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Re: ACTION-893: Start putting together a set of guidelines that could help address the security issues triggered by links rewriting.

From: Eduardo Casais <casays@yahoo.com>
Date: Tue, 20 Jan 2009 07:56:02 -0800 (PST)
To: public-bpwg@w3.org
Message-ID: <112427.31435.qm@web45003.mail.sp1.yahoo.com>

Let us keep cool.

> The only way to inform a gateway whether I allow an HTTPS
> reference to be snoop on, is by specifying it on the document containing
> the link. But as you have already decided, from what I read on the
> minutes, you do not allow the resources of one document to be affected
> by the options specified on it. 

First of all, the no-transform (if this is what you are hinting at), applies
to a request or a response, not a document.

Second, and most importantly, there is no way to control from where a URL
will be accessed. The HTTPS link might appear on the search results page
of Yahoo, a blog comment, an e-mail message, a list of "useful links" in
a WWW page -- none of which is under the control of the original site 
(supposedly protected by TLS/SSL) developer. Hence, there is no way to 
enforce a priori a no-transform (or whatever) on these pages referencing the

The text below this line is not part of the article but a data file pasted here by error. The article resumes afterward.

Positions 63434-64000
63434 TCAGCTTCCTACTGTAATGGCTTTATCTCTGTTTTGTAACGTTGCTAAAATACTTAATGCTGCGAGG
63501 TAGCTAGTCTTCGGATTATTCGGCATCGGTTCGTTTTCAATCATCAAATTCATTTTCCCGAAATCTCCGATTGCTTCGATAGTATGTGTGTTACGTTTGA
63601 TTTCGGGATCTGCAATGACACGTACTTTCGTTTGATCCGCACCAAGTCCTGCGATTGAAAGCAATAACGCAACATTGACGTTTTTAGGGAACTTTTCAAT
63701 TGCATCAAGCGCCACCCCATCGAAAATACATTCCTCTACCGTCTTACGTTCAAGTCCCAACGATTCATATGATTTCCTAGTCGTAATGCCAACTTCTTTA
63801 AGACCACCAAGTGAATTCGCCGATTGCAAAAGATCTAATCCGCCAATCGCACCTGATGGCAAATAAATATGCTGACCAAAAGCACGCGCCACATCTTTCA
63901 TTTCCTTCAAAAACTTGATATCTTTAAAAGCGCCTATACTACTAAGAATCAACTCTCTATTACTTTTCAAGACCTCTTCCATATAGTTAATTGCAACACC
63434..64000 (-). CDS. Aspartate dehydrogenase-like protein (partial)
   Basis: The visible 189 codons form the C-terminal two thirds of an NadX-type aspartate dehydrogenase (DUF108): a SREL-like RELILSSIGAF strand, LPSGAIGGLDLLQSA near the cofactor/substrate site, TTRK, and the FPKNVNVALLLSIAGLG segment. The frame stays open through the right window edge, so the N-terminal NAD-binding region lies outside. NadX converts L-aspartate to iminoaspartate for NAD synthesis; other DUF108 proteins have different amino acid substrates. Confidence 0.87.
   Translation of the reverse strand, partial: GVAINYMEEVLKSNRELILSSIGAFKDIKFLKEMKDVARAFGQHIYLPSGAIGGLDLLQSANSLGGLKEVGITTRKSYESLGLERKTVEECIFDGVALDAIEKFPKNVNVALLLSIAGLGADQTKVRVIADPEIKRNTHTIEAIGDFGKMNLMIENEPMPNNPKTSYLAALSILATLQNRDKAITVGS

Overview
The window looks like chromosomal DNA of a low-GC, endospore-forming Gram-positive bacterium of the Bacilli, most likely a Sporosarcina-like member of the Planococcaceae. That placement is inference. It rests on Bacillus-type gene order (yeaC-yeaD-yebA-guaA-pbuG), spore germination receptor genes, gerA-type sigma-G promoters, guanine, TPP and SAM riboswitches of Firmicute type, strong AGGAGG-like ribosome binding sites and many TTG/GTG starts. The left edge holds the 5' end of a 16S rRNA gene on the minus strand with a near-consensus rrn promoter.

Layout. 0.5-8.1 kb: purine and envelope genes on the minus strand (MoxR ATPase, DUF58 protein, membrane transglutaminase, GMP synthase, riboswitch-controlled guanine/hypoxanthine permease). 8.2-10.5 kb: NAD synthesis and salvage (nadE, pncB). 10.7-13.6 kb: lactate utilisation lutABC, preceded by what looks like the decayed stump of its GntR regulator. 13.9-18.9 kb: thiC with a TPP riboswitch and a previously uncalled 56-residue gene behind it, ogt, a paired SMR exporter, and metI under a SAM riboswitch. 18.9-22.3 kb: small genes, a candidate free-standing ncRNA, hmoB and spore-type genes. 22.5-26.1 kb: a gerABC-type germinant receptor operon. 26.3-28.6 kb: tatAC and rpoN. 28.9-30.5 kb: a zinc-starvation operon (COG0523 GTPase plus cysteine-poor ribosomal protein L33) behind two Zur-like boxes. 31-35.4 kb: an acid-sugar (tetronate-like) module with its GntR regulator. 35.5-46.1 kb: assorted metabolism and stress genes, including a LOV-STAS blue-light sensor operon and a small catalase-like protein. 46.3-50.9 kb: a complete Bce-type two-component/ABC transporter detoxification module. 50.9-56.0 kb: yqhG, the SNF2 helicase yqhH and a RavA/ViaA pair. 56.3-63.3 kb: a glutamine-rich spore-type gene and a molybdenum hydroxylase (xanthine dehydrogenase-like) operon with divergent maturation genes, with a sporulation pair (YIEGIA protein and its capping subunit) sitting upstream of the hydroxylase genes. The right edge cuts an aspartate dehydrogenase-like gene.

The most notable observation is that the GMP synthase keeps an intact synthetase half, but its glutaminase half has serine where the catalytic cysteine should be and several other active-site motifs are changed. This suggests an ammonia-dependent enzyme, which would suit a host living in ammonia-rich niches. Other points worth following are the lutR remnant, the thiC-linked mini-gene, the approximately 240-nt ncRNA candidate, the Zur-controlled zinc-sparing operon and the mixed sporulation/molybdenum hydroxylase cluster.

link. Therefore, once somebody breaks the security protocol by rewriting 
links, it is impossible to un-break it. Thus, associating an attribute to
a target document fails, and the only way out I see is to respect HTTPS URL
as a matter of principle. 

> > I would be happy too. But this solution is not viable. It does not  
> scale.
> Absolutely false. 

I do not know about Opera, but proxy vendors must have considered the
scalability impact of white-listing or black-listing acceptable -- after 
all, how else would they endow their proxies with the comprehensive "parental
control" functions some of them are advertising?

Yes, there are schemes for sites to advertise the degree of lewdness or
propriety in their pages or HTTP responses, but they are not systematically
applied. White/black lists constitute the main technique.


Received on Tuesday, 20 January 2009 15:56:43 UTC

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